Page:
CPTIPS Nutritional Program
Energy and Cycling
Designing a nutritional program requires an understanding the relationship between energy production to support muscle contractions and the energy requirements of cycling.
Energy is produced by the metabolism (oxidation) of the food we eat (O2 + food). Oxidation provides a high energy molecule, ATP which then powers muscle contractions.
PHYSIOLOGY OF METABOLISM (more detailed discussion)
Energy is stored in the body in fats, carbohydrates, and protein.
Except in malnourished states, protein is not used as an energy source. From this point on, the discussion will be referring to CHO and fats.
- aerobic metabolism - Cellular activity that requires oxygen.
- anaerobic metabolism - Cellular activity that is oxygen independent. Much less efficient than aerobic metabolism.
- lactic acid - One of the by-products of anaerobic metabolism. It has a negative effect on muscle functioning which limits optimum athletic performance.
This energy is released through a chemical reaction with oxygen in a process called oxidation. When oxidation occurs outside the body - for example the burning of oil (a fat) in a lamp or the use of a flaming sugar cube (a carbohydrate) as a decoration in a dessert - this energy is released as heat and light. In the body however, food energy needs to be released more slowly and in a form that can be harnessed for basic cell functions and transformed into mechanical movement by the muscle cells.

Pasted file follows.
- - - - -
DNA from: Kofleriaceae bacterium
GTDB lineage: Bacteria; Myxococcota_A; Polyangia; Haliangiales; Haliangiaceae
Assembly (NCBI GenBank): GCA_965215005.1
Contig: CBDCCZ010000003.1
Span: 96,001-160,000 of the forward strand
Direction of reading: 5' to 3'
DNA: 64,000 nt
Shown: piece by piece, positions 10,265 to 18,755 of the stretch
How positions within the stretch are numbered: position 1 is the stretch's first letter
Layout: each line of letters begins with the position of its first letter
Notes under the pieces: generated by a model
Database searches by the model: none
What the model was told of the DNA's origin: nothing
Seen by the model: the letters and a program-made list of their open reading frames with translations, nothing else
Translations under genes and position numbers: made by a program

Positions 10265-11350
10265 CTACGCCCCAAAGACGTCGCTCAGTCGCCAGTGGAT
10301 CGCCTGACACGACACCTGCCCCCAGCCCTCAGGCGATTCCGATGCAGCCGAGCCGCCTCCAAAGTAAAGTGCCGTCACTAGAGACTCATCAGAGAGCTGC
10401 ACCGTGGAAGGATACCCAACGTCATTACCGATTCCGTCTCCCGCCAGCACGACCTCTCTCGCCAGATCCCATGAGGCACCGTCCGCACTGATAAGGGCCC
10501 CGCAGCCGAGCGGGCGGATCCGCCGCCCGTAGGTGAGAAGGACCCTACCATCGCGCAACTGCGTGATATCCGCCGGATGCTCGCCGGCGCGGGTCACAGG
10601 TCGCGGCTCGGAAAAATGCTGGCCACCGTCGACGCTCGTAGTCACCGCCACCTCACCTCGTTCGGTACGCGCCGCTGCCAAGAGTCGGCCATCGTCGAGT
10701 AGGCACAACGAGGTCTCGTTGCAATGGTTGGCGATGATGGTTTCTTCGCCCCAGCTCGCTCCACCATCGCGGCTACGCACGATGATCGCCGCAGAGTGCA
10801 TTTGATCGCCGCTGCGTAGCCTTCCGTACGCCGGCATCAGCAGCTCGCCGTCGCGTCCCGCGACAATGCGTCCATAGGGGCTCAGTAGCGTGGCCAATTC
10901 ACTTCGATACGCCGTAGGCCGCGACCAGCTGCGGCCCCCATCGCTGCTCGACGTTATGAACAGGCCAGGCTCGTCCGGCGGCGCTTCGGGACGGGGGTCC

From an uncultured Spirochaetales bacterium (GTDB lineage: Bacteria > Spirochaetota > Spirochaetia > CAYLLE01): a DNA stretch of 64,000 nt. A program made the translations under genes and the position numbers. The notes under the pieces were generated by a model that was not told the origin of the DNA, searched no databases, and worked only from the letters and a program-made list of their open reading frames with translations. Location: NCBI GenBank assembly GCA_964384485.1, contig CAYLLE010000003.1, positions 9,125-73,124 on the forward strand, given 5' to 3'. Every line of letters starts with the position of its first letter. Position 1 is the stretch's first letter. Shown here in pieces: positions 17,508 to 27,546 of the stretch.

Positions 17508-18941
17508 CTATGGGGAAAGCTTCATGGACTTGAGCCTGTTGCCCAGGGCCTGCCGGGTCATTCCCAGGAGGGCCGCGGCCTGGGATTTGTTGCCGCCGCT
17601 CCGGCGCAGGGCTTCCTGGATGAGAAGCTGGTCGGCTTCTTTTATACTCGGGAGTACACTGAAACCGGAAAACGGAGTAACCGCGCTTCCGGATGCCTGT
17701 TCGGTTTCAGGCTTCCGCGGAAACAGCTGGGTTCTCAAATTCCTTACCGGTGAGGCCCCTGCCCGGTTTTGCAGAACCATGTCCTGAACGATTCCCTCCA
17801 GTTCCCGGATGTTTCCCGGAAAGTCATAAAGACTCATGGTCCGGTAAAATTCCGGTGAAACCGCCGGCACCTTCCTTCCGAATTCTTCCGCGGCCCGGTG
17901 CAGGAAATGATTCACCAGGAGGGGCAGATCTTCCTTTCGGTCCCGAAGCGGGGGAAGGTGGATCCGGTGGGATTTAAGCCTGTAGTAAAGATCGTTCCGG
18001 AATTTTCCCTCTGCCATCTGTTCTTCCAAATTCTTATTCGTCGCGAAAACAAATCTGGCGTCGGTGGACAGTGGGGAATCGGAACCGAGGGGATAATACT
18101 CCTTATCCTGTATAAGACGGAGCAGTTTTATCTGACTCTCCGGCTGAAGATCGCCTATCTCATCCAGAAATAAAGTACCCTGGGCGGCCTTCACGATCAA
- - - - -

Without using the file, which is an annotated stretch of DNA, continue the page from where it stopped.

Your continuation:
Oxidation results in the formation of a single chemical compound adenosine triphosphate (ATP). It is this ATP, synthesized as the cell metabolizes (or breaks down) these three basic foods, that transfers the energy content of all foods into muscle action.
Metabolism can be aerobic or anaerobic.
So you can see that adequate oxygen is necessary to optimally use your fuel reserves. That is why cardiac physiology is so important in understanding metabolism.
- aerobic metabolism - Cellular activity or energy release that requires oxygen.
- anaerobic metabolism - Cellular activity or energy release that is oxygen independent. Much less efficient than aerobic metabolism in terms of the amount of food energy transformed into cellular energy. I.e. less ATP per gram of CHO used
CARDIOVASCULAR PHYSIOLOGY (more detailed discussion)
At levels of exertion greater than the VO2 max., the energy requirements of the cells outstrip the ability of the cardiovascular system to deliver the oxygen required for aerobic metabolism to the individual muscle cells, and oxygen independent or anaerobic energy production begins. Anaerobic metabolism is not only less efficient, with a more rapid depletion of muscle glycogen stores, but also results in a build up of lactic acid and other metabolites that ultimately limit performance even when adequate glycogen stores remain. This lactic acid is metabolized AFTER exercise levels decrease and excess oxygen is again available to the muscle cell. It's degradation is responsible for the oxygen debt or recovery phase that follows anaerobic exercise.
- cardiac output - The volume of blood pumped by the heart (usually expressed in liters/minute). It is the product of the heart rate (beats per minute) and the stroke volume (blood pumped per beat). Approximately 5 to 6 L/min at rest.